Whether students have to wear masks, and the trouble they could face if they don’t, depends on where they go to school.
The U.S. Centers for Disease Control and Prevention encourages masks for most students, especially when they are closer than 6 feet apart. The exceptions are children younger than 2 and those with breathing problems or who can’t remove the mask without help.
But how districts interpret the guidance varies. If you really feel concerned about the issue, kindly consult the school staff for clarification.
Is it safe to drink from a water fountain during the pandemic?
There is no evidence that shows you can get COVID-19 from a water fountain. You could be careful about how you use them when you do. For example, you could use a tissue to push the button before drinking. You could also look for a bottle and fill up the bottle instead of drinking directly from the fountain. Most places, like schools and libraries, have their water fountains closed off for public use. Schools suggest kids bring several water bottles to make it through the day since they won’t have access to water fountains during the day.
September 16, 2020
I had COVID-19 months ago but still can’t smell anything. Is that normal?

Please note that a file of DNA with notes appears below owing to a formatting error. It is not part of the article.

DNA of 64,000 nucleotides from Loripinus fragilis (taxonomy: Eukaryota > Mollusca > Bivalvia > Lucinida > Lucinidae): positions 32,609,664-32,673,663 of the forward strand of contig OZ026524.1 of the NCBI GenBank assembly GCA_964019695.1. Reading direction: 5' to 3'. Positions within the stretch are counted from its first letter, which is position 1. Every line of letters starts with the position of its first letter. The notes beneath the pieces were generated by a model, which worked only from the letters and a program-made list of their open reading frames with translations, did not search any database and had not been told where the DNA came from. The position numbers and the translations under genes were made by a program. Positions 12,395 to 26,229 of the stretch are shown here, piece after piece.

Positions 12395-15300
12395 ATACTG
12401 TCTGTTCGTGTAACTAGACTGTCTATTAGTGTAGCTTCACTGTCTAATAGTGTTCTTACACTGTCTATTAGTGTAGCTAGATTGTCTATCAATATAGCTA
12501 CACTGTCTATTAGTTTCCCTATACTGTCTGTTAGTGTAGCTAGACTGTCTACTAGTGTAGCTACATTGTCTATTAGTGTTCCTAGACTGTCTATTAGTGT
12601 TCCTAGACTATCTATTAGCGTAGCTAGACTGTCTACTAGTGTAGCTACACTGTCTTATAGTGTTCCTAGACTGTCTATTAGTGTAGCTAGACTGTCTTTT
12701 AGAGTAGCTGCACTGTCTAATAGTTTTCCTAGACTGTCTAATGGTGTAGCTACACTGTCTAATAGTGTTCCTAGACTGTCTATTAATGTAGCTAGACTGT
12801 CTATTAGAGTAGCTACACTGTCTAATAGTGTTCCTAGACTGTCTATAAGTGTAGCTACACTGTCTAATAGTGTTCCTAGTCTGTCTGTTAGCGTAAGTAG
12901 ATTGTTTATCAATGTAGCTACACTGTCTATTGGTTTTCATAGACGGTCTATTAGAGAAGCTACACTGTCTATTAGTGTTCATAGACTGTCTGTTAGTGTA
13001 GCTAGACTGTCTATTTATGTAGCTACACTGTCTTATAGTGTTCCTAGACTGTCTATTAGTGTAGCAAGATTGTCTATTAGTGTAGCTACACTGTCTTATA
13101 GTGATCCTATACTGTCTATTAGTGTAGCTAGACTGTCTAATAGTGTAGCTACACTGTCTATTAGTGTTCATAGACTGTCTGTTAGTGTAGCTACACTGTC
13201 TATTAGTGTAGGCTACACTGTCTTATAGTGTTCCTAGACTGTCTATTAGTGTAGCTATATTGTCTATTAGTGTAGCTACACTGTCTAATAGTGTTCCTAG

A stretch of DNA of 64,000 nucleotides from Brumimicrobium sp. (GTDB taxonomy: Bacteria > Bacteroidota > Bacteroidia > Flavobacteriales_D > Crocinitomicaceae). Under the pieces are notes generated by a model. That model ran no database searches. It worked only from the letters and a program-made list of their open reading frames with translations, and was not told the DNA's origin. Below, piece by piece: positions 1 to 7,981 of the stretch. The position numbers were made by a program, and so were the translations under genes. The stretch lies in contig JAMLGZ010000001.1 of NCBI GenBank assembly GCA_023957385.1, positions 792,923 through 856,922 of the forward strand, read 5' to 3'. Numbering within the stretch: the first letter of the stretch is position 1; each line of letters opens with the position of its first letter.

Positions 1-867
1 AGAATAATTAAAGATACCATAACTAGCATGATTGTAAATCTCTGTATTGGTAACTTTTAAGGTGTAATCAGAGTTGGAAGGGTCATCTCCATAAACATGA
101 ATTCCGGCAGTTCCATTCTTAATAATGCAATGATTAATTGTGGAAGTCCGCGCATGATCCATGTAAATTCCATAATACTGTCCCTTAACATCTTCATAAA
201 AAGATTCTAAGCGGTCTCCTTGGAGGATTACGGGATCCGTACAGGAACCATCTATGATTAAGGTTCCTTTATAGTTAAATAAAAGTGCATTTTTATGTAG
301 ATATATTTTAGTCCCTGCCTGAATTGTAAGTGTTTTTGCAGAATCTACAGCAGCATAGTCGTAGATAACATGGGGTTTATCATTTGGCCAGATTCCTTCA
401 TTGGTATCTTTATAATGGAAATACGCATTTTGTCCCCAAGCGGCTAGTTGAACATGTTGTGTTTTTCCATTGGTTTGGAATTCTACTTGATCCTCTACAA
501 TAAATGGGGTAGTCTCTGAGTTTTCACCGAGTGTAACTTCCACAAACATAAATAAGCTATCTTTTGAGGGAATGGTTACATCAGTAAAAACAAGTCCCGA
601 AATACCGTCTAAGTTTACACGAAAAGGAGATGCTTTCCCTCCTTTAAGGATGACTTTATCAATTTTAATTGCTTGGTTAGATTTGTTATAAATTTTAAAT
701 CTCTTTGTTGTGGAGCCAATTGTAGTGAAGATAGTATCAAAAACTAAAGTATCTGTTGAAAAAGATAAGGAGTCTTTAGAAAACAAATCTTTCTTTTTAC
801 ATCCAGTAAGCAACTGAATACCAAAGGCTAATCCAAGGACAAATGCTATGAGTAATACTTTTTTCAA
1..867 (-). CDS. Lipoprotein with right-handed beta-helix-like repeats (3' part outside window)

There have been many reports identifying the loss of sense of smell as one of the primary symptoms of COVID-19.
While some experience the loss for days, there are others who experience it for months. Then, there are some who, even months after having lived through COVID-19, still haven’t regained their sense of smell.
Anosmia is the temporary loss of smell, and not only is it the earliest and most commonly reported indicator of the coronavirus, but it’s also the main neurological symptom, according to Harvard Medical School.
We are traveling and staying in a hotel. Any tips on how to stay healthy?
Hotels are taking extraordinary measures to make sure guests and staff stay healthy. For general advice, the CDC says to wear a mask in the lobby or other common areas. Check the hotel’s COVID-19 prevention practices before you go. Use options for online reservation and check-in, mobile room key, and contactless payment. Ask if the hotel has updated policies about cleaning and disinfecting or removing frequently touched surfaces and items (such as pens, room keys, tables, phones, doorknobs, light switches, elevator buttons, water fountains, ATMs/card payment stations, business center computers and printers, ice/vending machines, and remote controls). Wear a mask in the lobby or other common areas. Check here for more tips on staying in a hotel.